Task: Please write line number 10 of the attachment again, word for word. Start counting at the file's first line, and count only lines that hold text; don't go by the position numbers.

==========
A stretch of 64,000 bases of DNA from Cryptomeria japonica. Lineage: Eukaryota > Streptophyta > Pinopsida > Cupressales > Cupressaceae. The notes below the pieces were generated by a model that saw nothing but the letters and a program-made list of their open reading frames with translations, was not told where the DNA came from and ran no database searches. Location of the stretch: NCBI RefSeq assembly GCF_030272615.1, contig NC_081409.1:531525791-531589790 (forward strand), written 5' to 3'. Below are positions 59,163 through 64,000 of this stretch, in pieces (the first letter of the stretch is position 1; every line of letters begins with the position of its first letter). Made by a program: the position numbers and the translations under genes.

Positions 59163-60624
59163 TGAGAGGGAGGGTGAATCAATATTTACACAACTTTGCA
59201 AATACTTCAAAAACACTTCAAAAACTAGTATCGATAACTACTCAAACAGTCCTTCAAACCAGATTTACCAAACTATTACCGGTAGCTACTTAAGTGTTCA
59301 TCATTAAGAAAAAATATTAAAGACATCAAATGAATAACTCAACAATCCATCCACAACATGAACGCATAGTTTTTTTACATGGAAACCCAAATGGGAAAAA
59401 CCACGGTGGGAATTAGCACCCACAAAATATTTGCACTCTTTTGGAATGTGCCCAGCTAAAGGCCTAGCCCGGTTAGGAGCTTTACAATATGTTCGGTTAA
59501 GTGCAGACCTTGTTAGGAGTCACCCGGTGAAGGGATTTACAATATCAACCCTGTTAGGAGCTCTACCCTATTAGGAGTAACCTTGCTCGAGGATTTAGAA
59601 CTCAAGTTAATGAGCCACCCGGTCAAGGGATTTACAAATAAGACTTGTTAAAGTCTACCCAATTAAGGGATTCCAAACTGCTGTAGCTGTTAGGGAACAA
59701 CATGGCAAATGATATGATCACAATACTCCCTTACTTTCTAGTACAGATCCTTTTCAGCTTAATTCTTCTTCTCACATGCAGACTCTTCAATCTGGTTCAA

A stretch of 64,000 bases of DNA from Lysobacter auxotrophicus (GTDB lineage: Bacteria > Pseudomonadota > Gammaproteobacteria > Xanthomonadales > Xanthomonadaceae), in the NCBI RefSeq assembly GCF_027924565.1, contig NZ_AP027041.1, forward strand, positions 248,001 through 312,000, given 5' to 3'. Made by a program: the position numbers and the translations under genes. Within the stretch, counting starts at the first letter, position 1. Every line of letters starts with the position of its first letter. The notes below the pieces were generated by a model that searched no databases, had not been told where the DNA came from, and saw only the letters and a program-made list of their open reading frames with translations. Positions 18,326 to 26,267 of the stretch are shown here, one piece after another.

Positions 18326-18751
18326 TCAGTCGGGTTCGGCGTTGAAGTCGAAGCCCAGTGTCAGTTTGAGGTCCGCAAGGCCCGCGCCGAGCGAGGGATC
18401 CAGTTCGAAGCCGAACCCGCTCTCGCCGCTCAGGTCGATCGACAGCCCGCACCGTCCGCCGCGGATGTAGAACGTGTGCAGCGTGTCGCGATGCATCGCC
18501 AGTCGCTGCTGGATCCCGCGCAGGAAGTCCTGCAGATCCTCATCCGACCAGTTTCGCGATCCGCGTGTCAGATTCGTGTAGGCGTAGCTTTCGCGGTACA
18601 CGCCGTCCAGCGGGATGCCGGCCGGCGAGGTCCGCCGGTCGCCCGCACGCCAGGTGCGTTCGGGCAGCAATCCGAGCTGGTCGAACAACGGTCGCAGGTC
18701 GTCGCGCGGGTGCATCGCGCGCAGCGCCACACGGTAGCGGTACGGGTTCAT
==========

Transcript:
A stretch of 64,000 bases of DNA from Lysobacter auxotrophicus (GTDB lineage: Bacteria > Pseudomonadota > Gammaproteobacteria > Xanthomonadales > Xanthomonadaceae), in the NCBI RefSeq assembly GCF_027924565.1, contig NZ_AP027041.1, forward strand, positions 248,001 through 312,000, given 5' to 3'. Made by a program: the position numbers and the translations under genes. Within the stretch, counting starts at the first letter, position 1. Every line of letters starts with the position of its first letter. The notes below the pieces were generated by a model that searched no databases, had not been told where the DNA came from, and saw only the letters and a program-made list of their open reading frames with translations. Positions 18,326 to 26,267 of the stretch are shown here, one piece after another.